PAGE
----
The {targets} R package user manual


Will Landau

1 Introduction

Pipeline tools coordinate the pieces of computationally demanding analysis projects. The targets package is a Make-like pipeline tool for statistics and data science in R. The package skips costly runtime for tasks that are already up to date, orchestrates the necessary computation with implicit parallel computing, and abstracts files as R objects. If all the current output matches the current upstream code and data, then the whole pipeline is up to date, and the results are more trustworthy than otherwise.

1.1 Motivation

Data analysis can be slow. A round of scientific computation can take several minutes, hours, or even days to complete. After it finishes, if you update your code or data, your hard-earned results may no longer be valid. Unchecked, this invalidation creates chronic Sisyphean loop:

  1. Launch the code.
  2. Wait while it runs.
  3. Discover an issue.
  4. Restart from scratch.

1.2 Pipeline tools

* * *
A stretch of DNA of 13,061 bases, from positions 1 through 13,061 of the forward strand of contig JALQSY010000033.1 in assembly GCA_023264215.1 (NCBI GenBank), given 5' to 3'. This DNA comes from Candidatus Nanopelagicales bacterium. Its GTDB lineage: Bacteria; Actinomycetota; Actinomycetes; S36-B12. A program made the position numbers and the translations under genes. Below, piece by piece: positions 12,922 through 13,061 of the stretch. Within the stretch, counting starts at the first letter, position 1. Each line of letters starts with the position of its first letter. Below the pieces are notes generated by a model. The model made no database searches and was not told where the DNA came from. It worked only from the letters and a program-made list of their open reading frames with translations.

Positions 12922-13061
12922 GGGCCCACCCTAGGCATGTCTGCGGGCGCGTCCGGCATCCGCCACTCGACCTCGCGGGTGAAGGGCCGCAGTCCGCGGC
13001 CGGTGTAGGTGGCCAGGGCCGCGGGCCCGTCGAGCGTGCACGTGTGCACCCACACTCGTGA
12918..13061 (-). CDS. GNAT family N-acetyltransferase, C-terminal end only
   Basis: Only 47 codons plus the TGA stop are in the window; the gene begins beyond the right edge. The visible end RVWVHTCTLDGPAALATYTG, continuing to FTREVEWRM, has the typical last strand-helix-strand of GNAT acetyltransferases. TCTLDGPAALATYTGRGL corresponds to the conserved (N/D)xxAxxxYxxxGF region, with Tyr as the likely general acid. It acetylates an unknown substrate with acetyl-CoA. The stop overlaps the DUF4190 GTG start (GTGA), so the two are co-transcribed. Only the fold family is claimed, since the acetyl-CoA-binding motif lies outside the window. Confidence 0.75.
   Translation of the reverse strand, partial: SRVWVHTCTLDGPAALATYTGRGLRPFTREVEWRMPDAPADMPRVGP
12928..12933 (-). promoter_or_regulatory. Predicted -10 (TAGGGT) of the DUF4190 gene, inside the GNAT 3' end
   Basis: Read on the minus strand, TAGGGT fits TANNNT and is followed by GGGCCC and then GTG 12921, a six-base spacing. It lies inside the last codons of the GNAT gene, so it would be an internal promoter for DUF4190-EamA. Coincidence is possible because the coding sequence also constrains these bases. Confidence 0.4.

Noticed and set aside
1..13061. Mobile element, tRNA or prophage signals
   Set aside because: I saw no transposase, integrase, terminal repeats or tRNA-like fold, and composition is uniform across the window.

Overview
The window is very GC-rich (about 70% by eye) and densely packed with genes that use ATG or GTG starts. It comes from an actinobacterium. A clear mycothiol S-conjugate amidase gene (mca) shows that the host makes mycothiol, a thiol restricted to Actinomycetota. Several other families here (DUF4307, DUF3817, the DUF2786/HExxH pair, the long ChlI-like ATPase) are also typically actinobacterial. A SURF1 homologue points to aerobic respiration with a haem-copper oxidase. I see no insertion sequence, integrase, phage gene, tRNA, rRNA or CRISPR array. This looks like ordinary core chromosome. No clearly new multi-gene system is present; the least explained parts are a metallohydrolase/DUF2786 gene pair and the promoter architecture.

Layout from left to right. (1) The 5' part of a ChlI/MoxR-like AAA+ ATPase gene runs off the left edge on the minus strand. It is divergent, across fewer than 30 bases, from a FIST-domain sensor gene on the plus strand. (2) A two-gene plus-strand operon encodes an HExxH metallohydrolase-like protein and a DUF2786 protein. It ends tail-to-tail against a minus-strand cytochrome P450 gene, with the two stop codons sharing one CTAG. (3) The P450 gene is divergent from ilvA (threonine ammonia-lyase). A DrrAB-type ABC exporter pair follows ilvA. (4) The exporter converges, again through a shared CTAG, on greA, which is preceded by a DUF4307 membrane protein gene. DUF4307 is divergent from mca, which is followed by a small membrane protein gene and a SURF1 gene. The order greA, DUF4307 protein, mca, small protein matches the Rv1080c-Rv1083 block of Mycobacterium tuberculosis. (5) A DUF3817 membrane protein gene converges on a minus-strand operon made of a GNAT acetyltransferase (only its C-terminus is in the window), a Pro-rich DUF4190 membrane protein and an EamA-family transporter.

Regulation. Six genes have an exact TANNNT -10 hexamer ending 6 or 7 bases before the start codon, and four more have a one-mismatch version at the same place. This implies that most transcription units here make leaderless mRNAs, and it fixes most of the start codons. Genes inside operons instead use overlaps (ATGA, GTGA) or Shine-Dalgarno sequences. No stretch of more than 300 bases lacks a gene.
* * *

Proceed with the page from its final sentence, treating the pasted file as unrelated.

Pipeline tools like GNU Make break the cycle. They watch the dependency graph of the whole workflow and skip steps, or “targets”, whose code, data, and upstream dependencies have not changed since the last run of the pipeline. When all targets are up to date, this is evidence that the results match the underlying code and data, which helps us trust the results and confirm the computation is reproducible.

1.3 The targets package

Unlike most pipeline tools, which are language agnostic or Python-focused, the targets package allows data scientists and researchers to work entirely within R. targets implicitly nudges users toward a clean, function-oriented programming style that fits the intent of the R language and helps practitioners maintain their data analysis projects.

1.4 About this manual

This manual is a step-by-step user guide to targets. The most important chapters are the walkthrough, help guide, and debugging guide. Subsequent chapters explain how to write code, manage projects, utilize high-performance computing, transition from drake, and more. See the documentation website for most other major resources, including installation instructions, links to example projects, and a reference page with all user-side functions.

1.5 What about drake?

The drake is an older R-focused pipeline tool, and targets is drake’s long-term successor. There is a special chapter to explain why targets was created, what this means for drake’s future, advice for drake users transitioning to targets, and the main technical advantages of targets over drake.